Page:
So many statistics are available on a site that it can be
bewildering and confusing to work out what to measure, what each
statistic means and what to do with the data you have.
As Disraeli said, there are lies, damned lies and statistics.
Here we look at useful statistics to use, and how to analyse
your traffic reports most effectively:
User Journeys User journeys is one of the most useful
reports about your site. Here you can track every individual
site user and see which pages they visited, the journey they
took through the site, and how long they stayed at each page.
You can examine any common or surprising trends and patterns,
and seek ways to help people navigate their way through the site
- for instance if many people use a roundabout route to reach
something linked to from the homepage, what can you do to make
that content more prominent?
Top Referrers This is a list of the websites that are
driving traffic to you. Typically you will see search engines
towards the top of this list; but you might be surprised at who
else is referring traffic to you.
If you have paid for listings elsewhere or have link
partnerships, you can use this report to see if you are actually
gaining traffic from your referral schemes – therefore this can
be an important report.
Searches You may have an internal search engine, in which
case see what searches people are performing and how you can
best route them to the relevant content, or indeed to identify
content gaps in the existing site that can be plugged.
Look at search engine queries that are reaching your site – are
they on terms you would like or a little more surprising or
obscure? Take measures to ensure that you give yourself the best
possible chance of getting traffic for searches relevant to your
Top Pages One of the most standard but useful reports,
this shows you how much traffic each page is getting. If pages
near the bottom of the hierarchy are getting a lot of traffic,
this suggests they may be more important to site visitors than
you initially anticipated, and should therefore consider raising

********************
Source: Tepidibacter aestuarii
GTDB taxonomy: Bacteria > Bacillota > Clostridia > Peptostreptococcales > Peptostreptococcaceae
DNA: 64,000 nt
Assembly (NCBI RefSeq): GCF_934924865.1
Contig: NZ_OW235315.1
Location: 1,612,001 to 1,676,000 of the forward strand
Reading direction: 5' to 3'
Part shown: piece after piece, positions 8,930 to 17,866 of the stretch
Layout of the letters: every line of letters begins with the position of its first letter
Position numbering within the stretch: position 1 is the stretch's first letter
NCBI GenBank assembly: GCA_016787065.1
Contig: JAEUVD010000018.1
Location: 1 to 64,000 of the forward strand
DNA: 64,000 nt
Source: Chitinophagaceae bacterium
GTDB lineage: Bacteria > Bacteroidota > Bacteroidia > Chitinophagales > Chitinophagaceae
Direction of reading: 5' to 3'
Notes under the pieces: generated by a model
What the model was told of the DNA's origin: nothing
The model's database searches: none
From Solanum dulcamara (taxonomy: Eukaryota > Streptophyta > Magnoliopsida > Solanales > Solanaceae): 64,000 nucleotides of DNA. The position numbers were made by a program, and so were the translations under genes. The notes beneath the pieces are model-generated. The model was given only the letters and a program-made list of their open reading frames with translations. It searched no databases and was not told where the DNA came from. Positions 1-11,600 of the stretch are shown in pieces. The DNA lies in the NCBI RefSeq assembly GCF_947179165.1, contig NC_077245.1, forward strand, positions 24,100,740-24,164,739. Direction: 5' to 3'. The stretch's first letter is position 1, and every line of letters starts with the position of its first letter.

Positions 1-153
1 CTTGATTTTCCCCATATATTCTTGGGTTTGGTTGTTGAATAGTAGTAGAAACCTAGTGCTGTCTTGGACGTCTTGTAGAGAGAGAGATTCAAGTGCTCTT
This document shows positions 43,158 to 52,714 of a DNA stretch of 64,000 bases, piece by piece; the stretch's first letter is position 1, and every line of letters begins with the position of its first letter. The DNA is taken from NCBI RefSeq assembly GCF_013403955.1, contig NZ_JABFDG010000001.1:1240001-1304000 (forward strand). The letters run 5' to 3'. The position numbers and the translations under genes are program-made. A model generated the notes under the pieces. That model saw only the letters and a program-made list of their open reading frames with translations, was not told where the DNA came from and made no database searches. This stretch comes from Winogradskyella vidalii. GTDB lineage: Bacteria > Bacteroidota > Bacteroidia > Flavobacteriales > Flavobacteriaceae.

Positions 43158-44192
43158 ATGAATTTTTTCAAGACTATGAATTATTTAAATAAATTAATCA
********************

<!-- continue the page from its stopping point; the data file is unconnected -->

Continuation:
their profile on the site.
Similarly if there are top level pages getting little traffic,
why is this? They might not be that important or at least not
often viewed, but it could be the text is poorly written and
turns visitors away.
Countries If you have the data available, seeing the
countries that people visit your site from can be very
interesting – there might be a few surprises. If you find a
large percentage of your audience comes from overseas then
consider if you can do things to help them with your site – for
instance displaying prices in more than one currency could be a
good measure to take.
Sales Pages / eCommerce With any sales process, it is
critical that you map and track the most common paths to
purchases on your site. Imagine you have a four step sales
process, and note that the drop off between step two and step
three is 90%.
You need to ask why this is – have customers just had a surprise
like seen the price for the first time? Or, more likely, that
step is confusing, too long or the call to action is not clear.
Any sharp drop off should be investigated and steps taken to try
Monitor the drop off after the changes and you should see an
improvement in overall conversion. Sales and ecommerce processes
should definitely be checked in this manner as you may be losing
sales just through poor design, despite an excellent product
that the customer really wants.